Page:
Frequently Asked Questions

Education and Training Voucher (ETV)

The Education and Training Voucher (ETV) Program assists current and former teens and young adults in foster care with post-secondary education and training expenses. It is designed to help eligible teens and young adults transitioning into adulthood with the education, training and services needed for employment.

Current funding includes up to $5,000 per year or the total cost of attendance per year (whichever is less), per eligible student. ETV funds can be combined with other grants or scholarships to minimize or eliminate the need for student loans.

Eligible ETV expenses include:

  • Tuition, fees
  • Room, board
  • Rental or purchase of required equipment, materials, supplies (including a computer)
  • Books
  • Transportation
  • Required residential training
  • Special study projects
  • Child care
  • Accommodations related to the student's disability, such as a personal assistant or specialized equipment that is not paid for by another source
  • Expenses related to the youth's work experience in a cooperative education program
  • Student loan fees or insurance premiums on the student loan
  • Other educationally-related expenses

To apply, students must meet the following eligibility requirements:

Students ages 14 to 21:
  • Must have had their most recent foster care provided by the state of Virginia.
  • Eligible for services under the John H. Chafee Foster Care Program for Successful Transition to Adulthood (Chafee Program), which is offered to all eligible foster care teens and young adults between the ages of 14 and 21. Each individual in care, age 14 and over, must have a written transition plan based on their needs, regardless of goal and placement. They must participate directly in designing their own program activities and accept personal responsibility for achieving independence.
  • High school diploma or equivalent, or General Education Development (GED) certificate.
  • If pursuing post-secondary education, applicant should complete and submit the Federal Application for Student Aid (FAFSA).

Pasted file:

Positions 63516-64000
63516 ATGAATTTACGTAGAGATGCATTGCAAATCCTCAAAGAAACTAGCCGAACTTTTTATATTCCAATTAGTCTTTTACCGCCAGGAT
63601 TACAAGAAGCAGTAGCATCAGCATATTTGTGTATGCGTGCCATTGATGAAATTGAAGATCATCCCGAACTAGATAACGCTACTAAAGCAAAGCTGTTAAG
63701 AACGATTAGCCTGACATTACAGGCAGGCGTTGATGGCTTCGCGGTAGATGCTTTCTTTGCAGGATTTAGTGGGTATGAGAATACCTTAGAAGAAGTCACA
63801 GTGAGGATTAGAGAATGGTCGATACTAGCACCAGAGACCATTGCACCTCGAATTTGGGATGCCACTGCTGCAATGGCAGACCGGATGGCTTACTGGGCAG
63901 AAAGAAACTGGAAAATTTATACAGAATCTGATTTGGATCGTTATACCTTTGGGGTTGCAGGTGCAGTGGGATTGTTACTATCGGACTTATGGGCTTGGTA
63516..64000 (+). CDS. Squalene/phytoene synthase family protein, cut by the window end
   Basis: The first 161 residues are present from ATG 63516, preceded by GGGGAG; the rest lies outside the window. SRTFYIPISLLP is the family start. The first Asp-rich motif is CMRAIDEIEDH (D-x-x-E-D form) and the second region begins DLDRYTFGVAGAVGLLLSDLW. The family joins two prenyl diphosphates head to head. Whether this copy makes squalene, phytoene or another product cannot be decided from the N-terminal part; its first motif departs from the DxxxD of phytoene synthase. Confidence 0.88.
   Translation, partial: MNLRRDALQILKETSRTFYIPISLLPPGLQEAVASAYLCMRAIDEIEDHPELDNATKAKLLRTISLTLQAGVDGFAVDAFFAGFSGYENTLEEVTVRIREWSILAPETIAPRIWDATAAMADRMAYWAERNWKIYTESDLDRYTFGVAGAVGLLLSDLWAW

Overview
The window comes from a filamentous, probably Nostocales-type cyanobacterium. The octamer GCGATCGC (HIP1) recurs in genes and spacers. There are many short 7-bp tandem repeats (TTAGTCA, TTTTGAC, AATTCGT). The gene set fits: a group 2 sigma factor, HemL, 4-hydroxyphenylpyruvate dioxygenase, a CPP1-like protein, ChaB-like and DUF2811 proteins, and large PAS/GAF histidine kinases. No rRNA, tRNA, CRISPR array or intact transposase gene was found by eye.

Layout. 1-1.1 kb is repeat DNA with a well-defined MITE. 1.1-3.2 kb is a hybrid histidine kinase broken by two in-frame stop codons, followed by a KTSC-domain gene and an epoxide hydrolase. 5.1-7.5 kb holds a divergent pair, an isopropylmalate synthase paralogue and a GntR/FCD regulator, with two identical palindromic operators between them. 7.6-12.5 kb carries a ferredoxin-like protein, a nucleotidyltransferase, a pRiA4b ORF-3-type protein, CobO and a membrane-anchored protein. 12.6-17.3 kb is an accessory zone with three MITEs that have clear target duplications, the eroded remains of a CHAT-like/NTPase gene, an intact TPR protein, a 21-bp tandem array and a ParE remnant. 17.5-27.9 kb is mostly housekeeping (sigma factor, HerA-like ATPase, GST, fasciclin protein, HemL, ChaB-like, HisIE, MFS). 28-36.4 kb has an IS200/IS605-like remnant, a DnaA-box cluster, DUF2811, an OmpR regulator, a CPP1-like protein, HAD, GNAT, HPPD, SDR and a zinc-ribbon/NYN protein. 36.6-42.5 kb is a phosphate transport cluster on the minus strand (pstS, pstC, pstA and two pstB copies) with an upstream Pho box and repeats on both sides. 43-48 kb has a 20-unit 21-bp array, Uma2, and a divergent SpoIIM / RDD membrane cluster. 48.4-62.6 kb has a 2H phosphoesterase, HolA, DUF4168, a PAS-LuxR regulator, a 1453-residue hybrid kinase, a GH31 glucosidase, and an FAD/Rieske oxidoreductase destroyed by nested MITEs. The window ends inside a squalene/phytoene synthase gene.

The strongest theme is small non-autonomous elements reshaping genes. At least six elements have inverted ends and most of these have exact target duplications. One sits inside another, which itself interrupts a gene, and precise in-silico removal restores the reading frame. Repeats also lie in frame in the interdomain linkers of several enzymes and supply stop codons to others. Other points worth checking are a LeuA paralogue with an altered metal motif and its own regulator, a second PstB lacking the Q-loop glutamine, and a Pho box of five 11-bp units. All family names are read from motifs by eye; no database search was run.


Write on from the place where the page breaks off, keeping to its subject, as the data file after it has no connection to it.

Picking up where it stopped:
• Make satisfactory academic progress by maintaining at least a cumulative grade point average of 2.0 on a 4.0 scale, or have an academic standing consistent with the institution's graduation requirements for the federal student financial aid program.
Students ages 21 to 26:
  • Meet eligibility requirements for teens and young adults ages 14 up to 21 listed above, with the exception of a transition plan.
Adopted/Kinship Guardianship Assistance Program (KinGAP) Youth:
  • Youth adopted from Virginia's foster care system or in the KinGAP Program after reaching age 16 are eligible for the ETV Program, provided they meet the same eligibility requirements for foster youth and who would have been otherwise eligible for services under Virginia's Chafee Program.

How to Apply:

Completed applications should be submitted to the local department of social services where the student is, or most recently was, in foster care or Fostering Futures. Applicants may apply for tuition and fees for the entire academic year; equal disbursements will be made for each term (e.g. semester, quarter, trimester, etc.)

For additional assistance, contact the Virginia Department of Social Services by phone at (804) 726-7905, email va.ilp@dss.virginia.gov or your local department of social services.


Great Expectations, Community College Tuition Grant

Every student deserves a bright future. In Virginia, thousands of students who have experienced foster care find success through the Great Expectations program at one of Virginia's Community Colleges. From selecting a school to securing financial aid to cover your tuition, Great Expectations can make it happen for you.